The FCC asks for public input on rulemaking for AI in communications, including addressing AI-generated calls and texts under the TCPA.
There are currently no statutes, rules, or regulations that specifically address the type of ChatGPT-style generative Artificial Intelligence (AI) technology that many companies are rushing to incorporate into their business models. Among countless other applications, AI can be used to create new content, including audio, images, text, and videos, which also means it can potentially engage in real-time interactive conversations with a human being using an emulated human voice.
The aspect of AI technology has direct implications for the Telephone Consumer Protection Act (TCPA), and the Federal Communications Commission (FCC) is taking the first steps towards enacting a regulatory framework to govern its usage.
Federal agencies like the Federal Communications Commission (FCC) have a formal process in place for formulating new rules. Sometimes this process is triggered when Congress enacts a new law that will be enforced by the FCC, but in other cases, the need for new rules may be triggered by the advent of new technology or similar development that potentially falls within the FCC’s jurisdiction, as is the case with AI and the TCPA.
In those cases, the rulemaking process starts with the launch of a Notice of Inquiry (NOI), in which the FCC presents various questions about the technology at issue and seeks input from the public to determine if specific rules to govern its application are warranted.
Prompted by the astounding growth of AI technology, on October 25, 2023, the FCC announced an NOI to investigate the potential impact AI may have in connection with its role of enforcing the TCPA; specifically, as it relates to its longstanding battle against illegal robocalls and robotexts.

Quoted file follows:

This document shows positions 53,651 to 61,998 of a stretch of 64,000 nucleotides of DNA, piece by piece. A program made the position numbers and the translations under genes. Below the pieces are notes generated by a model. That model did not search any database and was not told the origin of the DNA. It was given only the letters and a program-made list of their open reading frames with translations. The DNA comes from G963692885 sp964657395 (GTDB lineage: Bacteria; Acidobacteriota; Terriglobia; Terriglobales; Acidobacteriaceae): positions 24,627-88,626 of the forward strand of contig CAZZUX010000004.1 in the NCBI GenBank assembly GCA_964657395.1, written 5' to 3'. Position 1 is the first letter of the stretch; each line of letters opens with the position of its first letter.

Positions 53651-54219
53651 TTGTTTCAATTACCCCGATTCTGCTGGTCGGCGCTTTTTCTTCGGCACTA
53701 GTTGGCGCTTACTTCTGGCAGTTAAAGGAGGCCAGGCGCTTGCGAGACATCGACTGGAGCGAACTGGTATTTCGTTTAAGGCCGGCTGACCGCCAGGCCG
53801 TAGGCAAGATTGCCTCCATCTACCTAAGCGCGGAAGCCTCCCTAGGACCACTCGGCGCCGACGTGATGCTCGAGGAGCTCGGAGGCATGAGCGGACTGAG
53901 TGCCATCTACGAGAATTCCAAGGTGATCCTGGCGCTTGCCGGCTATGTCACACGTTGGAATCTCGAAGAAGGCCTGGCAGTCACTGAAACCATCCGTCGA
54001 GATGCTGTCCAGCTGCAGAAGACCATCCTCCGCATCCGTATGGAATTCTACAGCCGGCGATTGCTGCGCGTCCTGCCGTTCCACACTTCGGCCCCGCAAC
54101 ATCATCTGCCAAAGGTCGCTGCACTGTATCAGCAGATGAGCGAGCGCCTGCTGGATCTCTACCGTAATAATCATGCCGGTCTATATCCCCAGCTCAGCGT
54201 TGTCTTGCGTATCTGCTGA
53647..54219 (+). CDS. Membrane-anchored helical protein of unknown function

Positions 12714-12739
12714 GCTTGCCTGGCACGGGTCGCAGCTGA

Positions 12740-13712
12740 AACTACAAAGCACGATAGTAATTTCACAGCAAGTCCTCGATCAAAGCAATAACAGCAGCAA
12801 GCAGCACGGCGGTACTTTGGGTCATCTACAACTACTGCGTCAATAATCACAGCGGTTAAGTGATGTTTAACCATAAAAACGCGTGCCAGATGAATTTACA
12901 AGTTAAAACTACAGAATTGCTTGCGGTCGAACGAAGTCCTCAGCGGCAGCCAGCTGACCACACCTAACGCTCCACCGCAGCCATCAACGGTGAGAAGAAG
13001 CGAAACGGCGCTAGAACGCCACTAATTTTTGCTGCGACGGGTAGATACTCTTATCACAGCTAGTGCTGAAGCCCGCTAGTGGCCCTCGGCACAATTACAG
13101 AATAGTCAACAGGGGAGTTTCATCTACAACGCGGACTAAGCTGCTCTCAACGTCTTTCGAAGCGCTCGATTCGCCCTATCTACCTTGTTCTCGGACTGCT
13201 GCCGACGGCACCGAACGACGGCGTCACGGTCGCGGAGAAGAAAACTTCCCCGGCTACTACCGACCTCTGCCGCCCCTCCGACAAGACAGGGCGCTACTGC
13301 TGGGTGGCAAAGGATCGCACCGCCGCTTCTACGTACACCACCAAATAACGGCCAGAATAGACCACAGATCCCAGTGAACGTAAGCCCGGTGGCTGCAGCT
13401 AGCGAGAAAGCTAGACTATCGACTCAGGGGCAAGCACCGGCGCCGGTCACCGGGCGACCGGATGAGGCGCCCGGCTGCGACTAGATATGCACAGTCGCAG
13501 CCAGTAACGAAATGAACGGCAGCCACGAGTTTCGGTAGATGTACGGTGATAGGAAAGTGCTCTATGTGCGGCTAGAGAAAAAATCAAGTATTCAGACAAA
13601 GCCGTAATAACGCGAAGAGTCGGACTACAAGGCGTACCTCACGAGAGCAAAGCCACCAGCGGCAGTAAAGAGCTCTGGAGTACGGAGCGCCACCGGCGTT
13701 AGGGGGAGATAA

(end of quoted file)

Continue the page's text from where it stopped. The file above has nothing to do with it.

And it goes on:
AI’s uncanny ability to spontaneously generate written, visual, and even video content has taken the world by storm. In addition to leading many creative professionals to fear for their future employment, it has also created new opportunities for those engaged in less-savory professions.
The NOI is focused on AI’s ability to engage in interactive communications with consumers by voice call or text message without the need for human participation. It has not escaped the FCC’s notice that while these technologies can benefit consumers, they can also pose new privacy and safety challenges. Therefore, the NOI seeks to better understand the implications of emerging AI technologies as part of the FCC’s ongoing efforts to protect consumers from illegal calls and texts under the Telephone Consumer Protection Act (TCPA).
The NOI seeks public comment on the following topics:
There is one aspect of the TCPA that can be said to apply to AI when it is used to generate a human voice to interact with a consumer over the phone. Absent an exemption or the requisite consent, the TCPA prohibits using an artificial or prerecorded voice in any call placed to a wireless number, and any telemarketing call placed to a landline. See 47 U.S.C. § 227(b)(1).
While most of the focus has been on the “prerecorded” aspect of that prohibition, the question is whether the “artificial” part covers generative AI. Of course, when this part of the statute was written, generative AI did not exist, and “artificial voice” meant the crude computer-generated voices that were in use at the time, so whether the term can be said to apply to modern generative AI is an issue the FCC seems poised to address.